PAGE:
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Did you know dogs can have allergies, too? "If you notice that your dog is scratching or licking incessantly and/or has runny eyes, diarrhea, or dry skin and scabs, these could possibly be signs of an allergy or another health condition," Tenenbaum says. "Common allergies include certain foods, pollen, dust mites, and other environmental factors, as well as ingredients found in common household items, such as perfume, cleaners, shampoos, etc."

If your dog's eyes are watery and they seem to be sick, your vet can give them an allergy test to figure out what's wrong. "Allergies are very uncomfortable and somewhat common, so it's important to be on the lookout for these signs."

Their Hair Looks Dull
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While it may not seem like a big deal, your dog's coat can actually tell you a lot about their health. As Tenenbaum says, "If your dog's coat is looking dull, greasy and/or there are bald patches, this could indicate an underlying health problem. There are many chronic diseases that cause a normally shiny coat to change texture."

They're Scratching More Often
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All dogs scratch and bite at themselves occasionally, so don't panic if yours spends a few minutes biting his foot, or scratching his ears. If they keep it up, though, definitely point it out to your vet.

Sometimes, scratching can be a sign of an allergy, fleas, or similar issues. But if they're scratching at their mouth, it may mean they have a dental issue. "Some key signs of dental problems in dogs are scratching the side of the mouth where there may be pain, as well as bad breath," Tenenbaum says. "If the problem is really painful they may stop eating altogether. There may be a need for antibiotics and dental extractions to get your pet's mouth back into shape."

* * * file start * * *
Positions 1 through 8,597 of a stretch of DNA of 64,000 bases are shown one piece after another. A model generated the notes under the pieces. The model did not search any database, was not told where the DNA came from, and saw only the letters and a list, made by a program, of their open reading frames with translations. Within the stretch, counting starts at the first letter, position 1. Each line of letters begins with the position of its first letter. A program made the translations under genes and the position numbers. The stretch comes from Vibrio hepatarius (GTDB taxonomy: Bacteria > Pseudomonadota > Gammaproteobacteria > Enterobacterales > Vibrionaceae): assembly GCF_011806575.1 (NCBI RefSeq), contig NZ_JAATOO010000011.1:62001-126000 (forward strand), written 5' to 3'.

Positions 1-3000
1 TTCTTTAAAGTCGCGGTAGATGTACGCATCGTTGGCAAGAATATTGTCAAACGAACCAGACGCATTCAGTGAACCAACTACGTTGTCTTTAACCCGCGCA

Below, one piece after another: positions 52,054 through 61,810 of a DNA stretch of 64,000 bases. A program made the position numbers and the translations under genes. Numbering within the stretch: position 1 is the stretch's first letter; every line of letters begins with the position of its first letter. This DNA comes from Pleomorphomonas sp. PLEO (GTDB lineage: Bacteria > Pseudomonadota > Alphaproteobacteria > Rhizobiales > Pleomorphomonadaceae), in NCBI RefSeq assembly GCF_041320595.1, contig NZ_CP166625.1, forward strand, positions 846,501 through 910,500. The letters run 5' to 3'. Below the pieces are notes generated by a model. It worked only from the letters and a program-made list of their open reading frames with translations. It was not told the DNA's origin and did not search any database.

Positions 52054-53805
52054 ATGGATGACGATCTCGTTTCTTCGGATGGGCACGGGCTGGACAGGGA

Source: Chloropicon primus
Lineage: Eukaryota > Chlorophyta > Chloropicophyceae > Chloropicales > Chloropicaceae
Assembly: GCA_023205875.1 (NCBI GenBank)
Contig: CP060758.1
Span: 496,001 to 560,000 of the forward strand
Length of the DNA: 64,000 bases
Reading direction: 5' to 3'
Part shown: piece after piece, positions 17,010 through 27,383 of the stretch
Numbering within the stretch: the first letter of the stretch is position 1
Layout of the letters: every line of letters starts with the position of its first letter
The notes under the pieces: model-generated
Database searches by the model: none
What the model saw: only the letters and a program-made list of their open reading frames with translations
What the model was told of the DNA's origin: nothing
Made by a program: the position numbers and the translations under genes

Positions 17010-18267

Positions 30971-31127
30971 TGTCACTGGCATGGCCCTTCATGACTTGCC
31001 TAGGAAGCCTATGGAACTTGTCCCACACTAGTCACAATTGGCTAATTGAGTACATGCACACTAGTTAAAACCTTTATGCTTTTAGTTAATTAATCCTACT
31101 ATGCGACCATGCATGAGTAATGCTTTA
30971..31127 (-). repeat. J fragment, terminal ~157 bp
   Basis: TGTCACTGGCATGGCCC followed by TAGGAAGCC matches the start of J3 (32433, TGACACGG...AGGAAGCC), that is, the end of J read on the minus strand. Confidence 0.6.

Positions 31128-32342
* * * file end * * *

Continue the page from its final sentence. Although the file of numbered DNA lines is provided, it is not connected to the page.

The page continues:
They're Lying Around Or Won't Get Up
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If your dog is in pain, they might not want to get up, or might struggle to do so. "Dogs don’t display pain as we might expect," Richter says. "They don’t always cry or whine. Sometimes pain is displayed through the pet being quiet, hiding, or not eating well. Sometimes they appear to be sleepy and may have an increased respiratory rate. Never assume your dog is not in pain just because they aren’t crying or whining."

By knowing and keeping an eye out for these signs, or anything else that seems out of the ordinary for your dog, you'll be able to spot a health problem right away. "If your dog is acting strange or exhibiting any of the signs or symptoms outlined, call your vet to discuss and don't hesitate to bring him or her in for a check-up, if they persist," Richter says. It's always better to be safe, and have a vet take a look.